Click here to return to the Opposing Copyright Extension Home Page.
Click here to see the book chapter entitled The
Term of Copyright mentioned in this letter (see below
). This chapter is a slight elaboration of my Written
Testimony before the House Subcommittee on Courts and Intellectual
Property on July 13, 1995 in opposition to H.R. 989 in the 104th Congress.
It contains arguments more tightly focused on the unfounded claims that
the United States will obtain benefits in international trade if the copyright
term is extended.
The Honorable Dianne Feinstein
331 Hart Senate Office Building
Washington, D.C. 20510
Dear Senator Feinstein:
As you know, the bill to extend the term of copyright protection by an additional 20 years (S. 483) failed to be enacted in the last Congress. While you were a sponsor of that bill, I write to urge you to reconsider your position when and if similar legislation is presented in the current Congress. This bill is NOT the "no lose" proposition that the special interests who are supporting it have claimed.
Very serious public costs are associated with copyright extension. It would impose higher royalty charges on the consuming public and hinder current authors who seek to make new and creative uses of elements from our rich cultural heritage. Congress should, at a minimum, make a careful study of these costs (as well as the highly exaggerated "benefits" asserted by extension supporters) before permanently depriving this country of 20 full years of a free and vibrant public domain. The public domain is the foundation upon which all current authors base their new creations.
I enclose a statement a book chapter I have written entitled "The Term of Copyright", in which I develop the arguments against extending copyright in some detail. Here I will simply try to summarize some of the main points.
The supposed international trade benefits of extension are, in fact, simply a smokescreen for taxing the U.S. public and current authors for an additional 20 years--for the benefit of distant descendants and assignees of creative authors from the 1920's. While it is true that owners of these old U.S. copyrights will not receive the benefits of the recently extended term in Europe, that is simply because Europe has adopted the discriminatory "rule of the shorter term." This discrimination is permitted, but definitely not required, by the Berne Convention. I personally believe that the current U.S. term (75 years for pre-1976 U.S. works) is long enough in both the U.S. and Europe. However, if the United States believes that owners of old U.S. copyrights should get the benefit of the longer European term, the solution is to use our trade representatives to encourage Europe to abandon its discriminatory rules. If Europe recognized "national treatment" on the term of protection (as the United States has always done), U.S. copyright owners would be protected for the full European term in Europe, without any change in our own term of protection.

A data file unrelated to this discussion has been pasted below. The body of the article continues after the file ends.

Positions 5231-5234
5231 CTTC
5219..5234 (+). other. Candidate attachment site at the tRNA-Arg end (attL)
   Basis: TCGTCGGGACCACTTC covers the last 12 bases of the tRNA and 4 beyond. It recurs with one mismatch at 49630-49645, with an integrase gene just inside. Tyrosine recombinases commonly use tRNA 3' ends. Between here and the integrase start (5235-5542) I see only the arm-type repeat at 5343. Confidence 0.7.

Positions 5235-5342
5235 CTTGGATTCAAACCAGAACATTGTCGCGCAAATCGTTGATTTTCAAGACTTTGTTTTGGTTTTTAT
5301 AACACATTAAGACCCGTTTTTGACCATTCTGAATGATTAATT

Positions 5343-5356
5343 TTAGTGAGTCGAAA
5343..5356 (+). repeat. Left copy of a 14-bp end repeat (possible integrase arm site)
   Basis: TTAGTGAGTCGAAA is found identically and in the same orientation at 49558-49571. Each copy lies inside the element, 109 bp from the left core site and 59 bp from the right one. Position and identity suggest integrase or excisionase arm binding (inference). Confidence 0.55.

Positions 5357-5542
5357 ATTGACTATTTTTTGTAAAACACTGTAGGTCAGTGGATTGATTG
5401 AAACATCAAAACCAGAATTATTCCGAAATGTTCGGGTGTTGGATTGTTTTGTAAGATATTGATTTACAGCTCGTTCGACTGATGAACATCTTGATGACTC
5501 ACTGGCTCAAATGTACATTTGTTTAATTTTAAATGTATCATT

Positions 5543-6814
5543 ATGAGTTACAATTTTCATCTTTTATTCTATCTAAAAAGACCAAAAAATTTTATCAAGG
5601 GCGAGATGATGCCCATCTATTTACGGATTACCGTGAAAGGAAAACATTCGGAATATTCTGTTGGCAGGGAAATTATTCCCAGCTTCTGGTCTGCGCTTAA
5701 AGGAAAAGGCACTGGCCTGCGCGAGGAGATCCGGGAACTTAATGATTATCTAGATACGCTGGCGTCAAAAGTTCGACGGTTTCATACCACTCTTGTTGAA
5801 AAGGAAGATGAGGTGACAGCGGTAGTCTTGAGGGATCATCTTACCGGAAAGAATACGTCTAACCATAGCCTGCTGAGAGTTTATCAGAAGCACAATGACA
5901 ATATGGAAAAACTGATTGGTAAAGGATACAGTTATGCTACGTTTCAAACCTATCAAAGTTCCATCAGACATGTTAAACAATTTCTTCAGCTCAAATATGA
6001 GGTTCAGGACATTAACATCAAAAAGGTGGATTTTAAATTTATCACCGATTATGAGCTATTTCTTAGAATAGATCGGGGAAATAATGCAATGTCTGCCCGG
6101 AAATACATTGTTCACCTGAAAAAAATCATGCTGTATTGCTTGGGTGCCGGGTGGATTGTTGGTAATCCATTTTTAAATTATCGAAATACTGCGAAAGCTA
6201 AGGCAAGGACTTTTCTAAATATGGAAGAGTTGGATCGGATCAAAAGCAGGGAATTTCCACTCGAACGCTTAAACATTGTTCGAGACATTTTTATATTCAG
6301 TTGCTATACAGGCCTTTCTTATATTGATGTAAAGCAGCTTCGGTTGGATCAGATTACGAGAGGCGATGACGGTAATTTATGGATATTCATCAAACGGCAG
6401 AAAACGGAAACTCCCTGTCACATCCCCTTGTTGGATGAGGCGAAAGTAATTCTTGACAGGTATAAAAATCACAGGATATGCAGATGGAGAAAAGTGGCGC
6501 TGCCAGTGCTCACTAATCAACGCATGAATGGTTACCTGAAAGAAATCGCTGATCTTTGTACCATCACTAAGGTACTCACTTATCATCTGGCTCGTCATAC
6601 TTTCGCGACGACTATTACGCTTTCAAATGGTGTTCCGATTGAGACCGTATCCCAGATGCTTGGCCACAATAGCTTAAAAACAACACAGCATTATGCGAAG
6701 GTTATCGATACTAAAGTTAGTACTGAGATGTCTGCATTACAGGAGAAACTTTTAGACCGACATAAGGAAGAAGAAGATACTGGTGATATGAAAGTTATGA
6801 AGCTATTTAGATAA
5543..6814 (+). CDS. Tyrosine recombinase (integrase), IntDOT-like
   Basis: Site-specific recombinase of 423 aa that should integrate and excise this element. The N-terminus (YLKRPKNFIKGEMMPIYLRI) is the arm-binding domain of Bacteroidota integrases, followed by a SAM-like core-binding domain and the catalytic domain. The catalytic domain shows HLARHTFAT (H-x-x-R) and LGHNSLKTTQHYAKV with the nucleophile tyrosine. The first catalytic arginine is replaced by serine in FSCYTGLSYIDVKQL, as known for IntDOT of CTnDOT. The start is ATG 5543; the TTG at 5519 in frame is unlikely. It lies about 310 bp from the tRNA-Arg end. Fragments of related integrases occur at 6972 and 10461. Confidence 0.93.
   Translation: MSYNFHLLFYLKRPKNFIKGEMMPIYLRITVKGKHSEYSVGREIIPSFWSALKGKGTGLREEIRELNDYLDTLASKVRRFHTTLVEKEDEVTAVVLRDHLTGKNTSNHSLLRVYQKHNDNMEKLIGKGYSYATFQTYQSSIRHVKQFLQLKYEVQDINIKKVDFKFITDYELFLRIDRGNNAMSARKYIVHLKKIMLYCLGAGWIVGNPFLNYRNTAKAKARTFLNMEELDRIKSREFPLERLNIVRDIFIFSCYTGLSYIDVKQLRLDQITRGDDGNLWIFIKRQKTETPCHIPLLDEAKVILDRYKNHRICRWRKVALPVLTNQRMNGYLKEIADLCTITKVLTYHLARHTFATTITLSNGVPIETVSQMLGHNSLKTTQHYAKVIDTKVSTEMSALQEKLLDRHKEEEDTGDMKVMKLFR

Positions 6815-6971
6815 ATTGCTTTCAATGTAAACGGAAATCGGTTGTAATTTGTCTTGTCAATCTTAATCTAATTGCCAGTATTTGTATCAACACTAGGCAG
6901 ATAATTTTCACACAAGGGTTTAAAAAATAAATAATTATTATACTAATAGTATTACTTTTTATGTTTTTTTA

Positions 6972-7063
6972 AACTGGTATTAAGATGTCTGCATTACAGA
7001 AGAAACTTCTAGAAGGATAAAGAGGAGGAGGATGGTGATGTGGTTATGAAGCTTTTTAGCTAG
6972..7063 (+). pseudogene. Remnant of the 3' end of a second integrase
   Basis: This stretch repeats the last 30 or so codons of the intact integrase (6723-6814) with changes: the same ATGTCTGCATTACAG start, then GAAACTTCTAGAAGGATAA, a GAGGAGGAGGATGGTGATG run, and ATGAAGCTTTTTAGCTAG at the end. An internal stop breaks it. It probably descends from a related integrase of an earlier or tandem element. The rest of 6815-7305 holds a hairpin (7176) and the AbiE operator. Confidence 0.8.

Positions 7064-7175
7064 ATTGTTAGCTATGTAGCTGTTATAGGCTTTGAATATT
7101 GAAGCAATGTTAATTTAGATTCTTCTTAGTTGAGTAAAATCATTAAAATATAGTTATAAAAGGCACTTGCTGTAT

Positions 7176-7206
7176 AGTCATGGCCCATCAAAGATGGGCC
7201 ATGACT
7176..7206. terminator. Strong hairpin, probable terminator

It is not a coincidence that the United States has a huge surplus in international trade of current works (like our blockbuster films--which of course will remain protected well past the middle of the 21st century even without any extension). We are also the country that has always most jealously guarded its public domain, keeping it alive and vibrant so that new authors have both the incentive and the tools to create new works. The onset of the digital age is not the time blindly to follow the competition-choking philosophies of Europe just to put some royalty money into the pockets of a few U.S. owners of old copyrights.
And in any event, it is clear that the "little guy" who creates and markets works on his or her own will be hindered by transaction costs from preserving and enhancing old works and creating new ones in the process. Many small writers, archivists, historians, biographers, teachers, film makers, and multimedia producers will simply find something else to do rather than try to negotiate copyright licenses from multiple owners so many years after the creative authors' deaths. These owners have benefited from the copyright for 75 years--now it's time that they pay their constitutional dues by letting their works go into the public domain.
This legislation benefits ONLY special interests at a heavy cost to the American public. I realize that several large California enterprises seek adoption of this legislation and that it will take great courage on your part to take a stand favoring the public. Nevertheless, I hope that you can take a fresh look at who really will benefit and who will bear the very significant burden that copyright extension will bring with it.
Please feel free to call me at 602-965-4010 if I can be of any assistance whatsoever in this matter. I would be pleased to discuss these issues with your office.
Dennis S. Karjala
Professor of Law
Click here to see the membership on the Senate Judiciary Committee
Click here to see the names and addresses of the membership on the
Committee's Subcommittee on Courts and Intellectual Property
Click here to see the names and addresses of the full United States House of Representatives
Click here to see the names and addresses of the full United States Senate